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The government’s new family detention plan will fix one problem — and raise another

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In recent months, the US government has been overwhelmed by the influx of migrant families crossing into Texas from Central America.

After apprehending them, officials have typically just released the immigrants into the United States to await their court dates for deportation hearings. That means these immigrants are essentially free (if they choose) to stay and live unauthorized in the country.

Last week, the Obama administration decided to address this situation by declaring it will begin detaining those families instead. But that move could potentially lead to a new problem: the last time hundreds of immigrant families were placed in detention, the conditions were horrible — and it's going to be very hard to ensure that the new facilities are more humane, especially with everything being done so quickly.

Some immigration experts say there's a better approach here: The US government could simply monitor immigrant families who are awaiting court dates without physically detaining them — say, with ankle bracelets or phone monitoring. So far, however, the Obama administration has been reluctant to embrace this option.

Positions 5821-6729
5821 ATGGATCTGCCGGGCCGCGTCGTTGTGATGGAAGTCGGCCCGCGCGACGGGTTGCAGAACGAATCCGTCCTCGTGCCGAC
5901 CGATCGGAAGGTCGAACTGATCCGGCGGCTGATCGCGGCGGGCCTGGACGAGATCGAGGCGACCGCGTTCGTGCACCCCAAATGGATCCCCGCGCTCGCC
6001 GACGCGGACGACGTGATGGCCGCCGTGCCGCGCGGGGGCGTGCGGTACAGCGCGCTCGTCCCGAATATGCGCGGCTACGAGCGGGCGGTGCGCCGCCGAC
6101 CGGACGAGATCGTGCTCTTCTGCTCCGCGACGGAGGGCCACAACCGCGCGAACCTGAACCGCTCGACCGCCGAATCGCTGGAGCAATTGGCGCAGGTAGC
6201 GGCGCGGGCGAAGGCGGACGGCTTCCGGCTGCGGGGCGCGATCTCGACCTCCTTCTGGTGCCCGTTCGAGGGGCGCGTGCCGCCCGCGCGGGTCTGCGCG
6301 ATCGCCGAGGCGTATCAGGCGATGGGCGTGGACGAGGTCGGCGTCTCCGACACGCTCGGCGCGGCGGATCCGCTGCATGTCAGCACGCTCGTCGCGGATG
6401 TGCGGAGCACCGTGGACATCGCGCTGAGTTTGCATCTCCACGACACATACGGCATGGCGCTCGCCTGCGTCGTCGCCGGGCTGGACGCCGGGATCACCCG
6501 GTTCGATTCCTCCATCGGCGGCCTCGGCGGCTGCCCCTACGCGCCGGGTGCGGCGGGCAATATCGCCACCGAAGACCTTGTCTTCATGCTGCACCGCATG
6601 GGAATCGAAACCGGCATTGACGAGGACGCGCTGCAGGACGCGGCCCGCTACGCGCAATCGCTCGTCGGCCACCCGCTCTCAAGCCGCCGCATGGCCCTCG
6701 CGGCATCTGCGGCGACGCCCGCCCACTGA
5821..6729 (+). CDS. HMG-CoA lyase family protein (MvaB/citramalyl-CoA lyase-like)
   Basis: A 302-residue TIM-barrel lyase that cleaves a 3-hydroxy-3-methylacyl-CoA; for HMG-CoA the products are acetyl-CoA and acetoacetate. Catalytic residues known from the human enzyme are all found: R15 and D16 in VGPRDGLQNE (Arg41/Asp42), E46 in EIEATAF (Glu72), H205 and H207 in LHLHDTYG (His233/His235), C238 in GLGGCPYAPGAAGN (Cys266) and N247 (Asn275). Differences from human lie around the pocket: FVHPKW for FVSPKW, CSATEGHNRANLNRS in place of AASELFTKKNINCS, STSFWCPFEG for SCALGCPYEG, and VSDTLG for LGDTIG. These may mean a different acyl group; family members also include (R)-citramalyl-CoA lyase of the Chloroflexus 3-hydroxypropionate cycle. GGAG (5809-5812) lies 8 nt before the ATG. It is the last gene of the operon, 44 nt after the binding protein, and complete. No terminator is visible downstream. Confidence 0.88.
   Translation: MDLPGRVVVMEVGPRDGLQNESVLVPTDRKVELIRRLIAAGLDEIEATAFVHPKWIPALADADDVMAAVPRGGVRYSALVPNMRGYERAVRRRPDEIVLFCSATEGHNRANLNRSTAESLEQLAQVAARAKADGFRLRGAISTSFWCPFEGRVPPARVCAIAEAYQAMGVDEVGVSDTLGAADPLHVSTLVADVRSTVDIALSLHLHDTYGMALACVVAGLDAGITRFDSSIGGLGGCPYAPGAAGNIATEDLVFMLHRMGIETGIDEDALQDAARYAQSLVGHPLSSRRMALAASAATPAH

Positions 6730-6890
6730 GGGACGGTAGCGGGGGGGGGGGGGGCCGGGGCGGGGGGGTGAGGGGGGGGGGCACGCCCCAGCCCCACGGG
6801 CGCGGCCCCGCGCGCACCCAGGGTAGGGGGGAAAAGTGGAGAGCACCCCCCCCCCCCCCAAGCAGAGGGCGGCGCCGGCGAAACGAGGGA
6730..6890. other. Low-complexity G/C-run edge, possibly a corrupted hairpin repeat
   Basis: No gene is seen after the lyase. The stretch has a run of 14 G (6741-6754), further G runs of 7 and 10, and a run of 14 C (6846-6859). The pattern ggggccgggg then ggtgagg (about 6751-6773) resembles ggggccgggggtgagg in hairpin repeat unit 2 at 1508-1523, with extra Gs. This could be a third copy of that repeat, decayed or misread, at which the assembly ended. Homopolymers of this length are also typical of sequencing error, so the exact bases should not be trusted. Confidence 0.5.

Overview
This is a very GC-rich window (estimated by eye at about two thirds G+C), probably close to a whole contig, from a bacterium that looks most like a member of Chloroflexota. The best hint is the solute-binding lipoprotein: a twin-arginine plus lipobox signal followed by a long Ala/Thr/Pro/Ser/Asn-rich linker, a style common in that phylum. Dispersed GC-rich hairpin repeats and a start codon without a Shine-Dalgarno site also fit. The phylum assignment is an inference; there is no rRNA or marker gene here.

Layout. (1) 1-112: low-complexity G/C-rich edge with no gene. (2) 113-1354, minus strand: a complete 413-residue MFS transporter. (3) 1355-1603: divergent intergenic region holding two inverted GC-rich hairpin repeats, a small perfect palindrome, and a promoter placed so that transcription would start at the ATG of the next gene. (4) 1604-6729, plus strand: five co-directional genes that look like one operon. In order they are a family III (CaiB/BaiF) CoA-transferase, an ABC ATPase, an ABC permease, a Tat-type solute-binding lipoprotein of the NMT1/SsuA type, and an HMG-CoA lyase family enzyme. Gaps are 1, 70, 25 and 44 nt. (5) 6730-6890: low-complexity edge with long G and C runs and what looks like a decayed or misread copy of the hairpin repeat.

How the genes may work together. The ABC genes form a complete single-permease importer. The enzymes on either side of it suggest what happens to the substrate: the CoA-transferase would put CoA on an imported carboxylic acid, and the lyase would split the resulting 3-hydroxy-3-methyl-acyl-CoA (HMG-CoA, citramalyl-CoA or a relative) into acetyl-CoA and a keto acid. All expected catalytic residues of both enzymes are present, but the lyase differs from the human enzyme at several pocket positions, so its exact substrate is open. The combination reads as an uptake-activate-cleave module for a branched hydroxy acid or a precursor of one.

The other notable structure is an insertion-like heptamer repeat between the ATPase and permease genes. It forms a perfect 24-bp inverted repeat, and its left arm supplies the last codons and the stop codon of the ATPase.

Here's a complete rundown of the broader situation:

What is the government doing now to address the influx of migrant families?

On Friday, Deputy Homeland Security Secretary Alejandro Mayorkas said that the federal government was "actively working to secure additional space" in detention centers for migrant families, so that they could remain in government custody while awaiting their court dates.

The only federal facility currently open to immigrant families fits just 100 people — that's why the government needs to find more room. Now, officials are preparing a new 700-bed facility in New Mexico, on the same site as the training academy for Border Patrol officers.

What problem is this trying to fix?

There are two problems: one with migrants who have already arrived here, and one with migrants who might want to arrive in the future.

The first problem is that the government automatically puts most people apprehended at the border (those who aren't prosecuted or removed without trial) into "deportation proceedings," meaning it gives them a court date in immigration court. But the government currently doesn't do anything to monitor migrant families after their court dates are set. Many immigrants simply get dropped off at Greyhound stops in Arizona, without water, food, or guidance about what to do next.